3. I don’t know if it’s because I haven’t been an active part of the twitter chat community for ages, but is it me or is everyone besties? Everyone has something witty to say, a sure-fire comeback. I can’t lie, it makes the chats fun and very interactive, but it just makes me wonder is it all real? Are you really as animated as that sassy GIF you just tweeted or are you sitting in bed with a straight face, going back and forth, just like me? Plus, we have the whole follow/unfollow debacle which just grinds my gears. Let’s get real.
  4. Everything moves so bloody quickly. I know, I know. I feel as though my inner-granny is taking over. Even as I type this I’m imagining an older version of myself walking across the TL with my zimmerframe, but I would love if Twitter slowed down, even by a milli-second. Like, I’m sure I’m the only person who answers a question forgetting to use the chat hashtag? ๐Ÿ˜ช
  5. I never have enough time to dedicate a whole blessed hour to a twitter chat.

Don’t get me wrong guys, I do enjoy a few chats and I get that Twitter chats take a lot to run and host every week, but for me a lot of it is cliche, so… I’m revoking my earlier promise and will only be joining chats when I’m genuinely interested in, and not just because I said I would ๐Ÿ˜.

We’re probably all as guilty as each other when it comes to these points (or nah), but maybe it’s time for a change?!

What chats do you enjoyย joiningย and why, do youย have any pet peeves when it comes to Twitter chats?

 

OOTD: Confidence

Hey ya’ll,

Today I’m switching it up.

After recently retweeting a threadย that really struck a chord with me, I’ve been dwelling on whether to write more posts onย subjects that affect me.

screen-shot-2017-02-21-at-21-39-42I was so scared of sharing this thread (pictured above) on my twitter timeline. In fact, I toyed back and forth about whether I should retweet for my followers to see. I didn’t want any of my followers who I actively interact with to feel uncomfortable, but at the same time I just couldn’t stay silent. Twitter is my platform to share whatever I like, and although, I didn’t like this post, I could relate with subject matter.

Most of my posts are about what I do on the weekend, the placesย I travel and what-not which is great because I genuinely enjoy sharing those aspects of my life, but most of the time my head is swirling with a gazillion things that affect me on a daily basis,ย and one of those ‘things’ is how I choose wear my confidence as a black woman.

And I use the word ‘choose’ because every way in which I am confident is not always accepted in the society I live in.

Being a black woman living in London is something that I treasure and love about myself. In my home, in front of my friends and family I am Rianne without any limitations, however, in society being black acts as anchor that doesn’t allow me toย fully be myself without stereotypes and tags being attached to me and everything I do.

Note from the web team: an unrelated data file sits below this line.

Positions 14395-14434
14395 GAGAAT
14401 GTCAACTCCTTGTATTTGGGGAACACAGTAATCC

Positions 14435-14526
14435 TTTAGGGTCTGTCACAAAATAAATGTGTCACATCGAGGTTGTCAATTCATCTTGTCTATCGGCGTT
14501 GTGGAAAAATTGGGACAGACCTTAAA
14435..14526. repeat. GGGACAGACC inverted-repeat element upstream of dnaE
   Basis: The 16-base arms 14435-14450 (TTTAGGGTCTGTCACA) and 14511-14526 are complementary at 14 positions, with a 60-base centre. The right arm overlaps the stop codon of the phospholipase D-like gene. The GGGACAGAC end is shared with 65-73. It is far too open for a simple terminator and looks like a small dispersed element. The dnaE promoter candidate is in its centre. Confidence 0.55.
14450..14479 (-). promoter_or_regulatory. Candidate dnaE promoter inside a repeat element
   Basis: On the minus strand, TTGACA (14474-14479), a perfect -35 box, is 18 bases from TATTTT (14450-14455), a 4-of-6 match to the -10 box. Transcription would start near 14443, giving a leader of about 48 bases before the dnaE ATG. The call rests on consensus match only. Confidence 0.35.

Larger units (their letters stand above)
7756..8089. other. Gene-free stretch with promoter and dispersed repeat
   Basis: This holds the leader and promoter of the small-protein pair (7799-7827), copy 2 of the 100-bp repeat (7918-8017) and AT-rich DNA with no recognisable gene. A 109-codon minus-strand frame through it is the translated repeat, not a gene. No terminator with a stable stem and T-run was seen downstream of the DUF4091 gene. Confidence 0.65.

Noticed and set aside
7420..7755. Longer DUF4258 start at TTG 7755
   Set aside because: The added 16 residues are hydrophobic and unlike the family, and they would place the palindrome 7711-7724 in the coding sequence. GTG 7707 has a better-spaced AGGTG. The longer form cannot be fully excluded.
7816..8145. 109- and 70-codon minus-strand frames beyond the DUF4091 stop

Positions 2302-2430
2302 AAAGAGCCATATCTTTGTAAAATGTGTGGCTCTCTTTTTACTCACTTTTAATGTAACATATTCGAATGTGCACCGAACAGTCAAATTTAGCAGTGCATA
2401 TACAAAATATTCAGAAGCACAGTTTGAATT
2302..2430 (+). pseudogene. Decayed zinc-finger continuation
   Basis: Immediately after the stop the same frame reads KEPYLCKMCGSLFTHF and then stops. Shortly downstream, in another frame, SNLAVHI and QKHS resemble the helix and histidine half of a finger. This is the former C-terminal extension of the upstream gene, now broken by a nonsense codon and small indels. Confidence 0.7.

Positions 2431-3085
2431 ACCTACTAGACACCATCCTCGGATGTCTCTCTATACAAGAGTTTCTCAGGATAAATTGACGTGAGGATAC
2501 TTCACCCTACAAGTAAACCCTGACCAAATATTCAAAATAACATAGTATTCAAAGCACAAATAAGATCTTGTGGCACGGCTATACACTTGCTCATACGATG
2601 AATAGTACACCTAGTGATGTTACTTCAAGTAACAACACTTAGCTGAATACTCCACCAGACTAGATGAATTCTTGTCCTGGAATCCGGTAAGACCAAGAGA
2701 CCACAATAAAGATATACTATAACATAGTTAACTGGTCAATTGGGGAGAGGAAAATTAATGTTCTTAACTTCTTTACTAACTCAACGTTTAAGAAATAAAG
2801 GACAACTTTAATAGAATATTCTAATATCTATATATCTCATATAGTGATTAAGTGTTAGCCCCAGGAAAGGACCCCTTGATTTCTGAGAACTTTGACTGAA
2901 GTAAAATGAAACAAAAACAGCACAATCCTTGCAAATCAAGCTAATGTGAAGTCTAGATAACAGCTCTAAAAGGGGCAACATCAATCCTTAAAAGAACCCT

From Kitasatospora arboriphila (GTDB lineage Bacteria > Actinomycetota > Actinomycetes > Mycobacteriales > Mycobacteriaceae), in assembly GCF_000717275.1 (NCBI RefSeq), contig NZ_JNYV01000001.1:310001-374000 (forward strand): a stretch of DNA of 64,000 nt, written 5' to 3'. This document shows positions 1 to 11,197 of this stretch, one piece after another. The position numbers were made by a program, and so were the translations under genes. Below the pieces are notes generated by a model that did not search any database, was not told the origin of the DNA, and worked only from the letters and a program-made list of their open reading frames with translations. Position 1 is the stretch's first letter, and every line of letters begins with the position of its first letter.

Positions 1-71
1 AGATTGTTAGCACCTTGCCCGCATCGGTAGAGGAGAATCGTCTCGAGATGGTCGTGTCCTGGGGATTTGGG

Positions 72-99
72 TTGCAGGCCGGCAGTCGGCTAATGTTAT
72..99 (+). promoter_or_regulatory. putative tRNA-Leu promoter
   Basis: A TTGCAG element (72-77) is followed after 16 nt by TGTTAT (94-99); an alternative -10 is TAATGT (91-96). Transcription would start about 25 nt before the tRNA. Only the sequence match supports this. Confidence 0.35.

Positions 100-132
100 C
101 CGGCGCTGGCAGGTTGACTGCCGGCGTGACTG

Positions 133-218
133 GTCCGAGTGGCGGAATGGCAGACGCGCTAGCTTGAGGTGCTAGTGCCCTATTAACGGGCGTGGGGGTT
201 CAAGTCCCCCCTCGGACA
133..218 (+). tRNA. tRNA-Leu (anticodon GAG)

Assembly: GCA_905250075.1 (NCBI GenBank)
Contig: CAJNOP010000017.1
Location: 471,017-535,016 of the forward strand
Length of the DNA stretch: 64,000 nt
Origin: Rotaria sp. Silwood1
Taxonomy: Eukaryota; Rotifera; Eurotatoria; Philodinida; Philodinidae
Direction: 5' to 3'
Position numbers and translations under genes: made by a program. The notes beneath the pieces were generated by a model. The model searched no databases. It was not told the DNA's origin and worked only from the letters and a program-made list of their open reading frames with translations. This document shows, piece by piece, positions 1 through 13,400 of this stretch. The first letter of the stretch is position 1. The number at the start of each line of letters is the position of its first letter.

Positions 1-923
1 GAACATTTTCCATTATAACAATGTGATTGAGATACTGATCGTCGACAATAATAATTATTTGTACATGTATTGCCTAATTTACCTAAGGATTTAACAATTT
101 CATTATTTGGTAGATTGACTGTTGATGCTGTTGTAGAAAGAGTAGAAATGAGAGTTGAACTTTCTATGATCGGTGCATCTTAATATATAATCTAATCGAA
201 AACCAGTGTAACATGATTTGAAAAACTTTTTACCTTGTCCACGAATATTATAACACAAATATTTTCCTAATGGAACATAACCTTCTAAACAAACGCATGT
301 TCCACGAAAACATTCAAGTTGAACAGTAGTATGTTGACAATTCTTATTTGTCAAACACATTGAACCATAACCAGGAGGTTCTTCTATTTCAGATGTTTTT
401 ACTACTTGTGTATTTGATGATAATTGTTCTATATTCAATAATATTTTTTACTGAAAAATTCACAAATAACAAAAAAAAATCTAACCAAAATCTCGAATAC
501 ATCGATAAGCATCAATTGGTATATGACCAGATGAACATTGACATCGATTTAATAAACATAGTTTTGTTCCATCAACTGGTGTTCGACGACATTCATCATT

Angry, loud, passive aggressive, ratchetย instead of their positive alternatives like passionate, confident, intelligent and honest are labels that get thrown around at black women on a daily basis. A few of these words have even been hurled at me and used to put me down which ย of course, over the years have had a detrimental affect on my confidence and means I have to always be socially and consciously aware in situations I’m in.

So, here’s a few ways I choose to wear my confidence, when the world tells me I can’t…

Posture
It’s proven that posture has a direct reflection of how you feel and are perceived. Standing with a straight back and head held high makes all the difference to howย I feel. For me it’s totally natural for me to recoil into my posture if I’m not feeling great, or if there’s something society deems as not being something I should be proud or confident about. Whenever I catch myself doing this, I remember to readjust my position to show – ย I have a purpose and I am meant to be here.

Hair
If you didn’t know I have dreadlocks,ย take a look at my posts about it here & here. Although this hair journey is becoming a lot more mainstream as a natural, protective hairstyle for black women, it’s not always understood and still very much not an ‘approved’ hairstyle in many workplaces, but I love how I wear my hair as a way to display my heritage and culture. My hair is very versatile, sometimes, I have it in styles, sometimes I have it out, but I love that it can be a conversation starter, where I can educate anyone who wants to know more.

Attitude
Stereotypically black women can be seen as intimidating and unapproachable. Confidence isn’t just about the exterior and how you appear to seem, but it starts from within. At first glance people may have a pre conceived idea about me I’ve been told I have RBF (resting bitch face), but I actively agree in quote: If you have good thoughts (and a positive attitude) they will shine out of your face…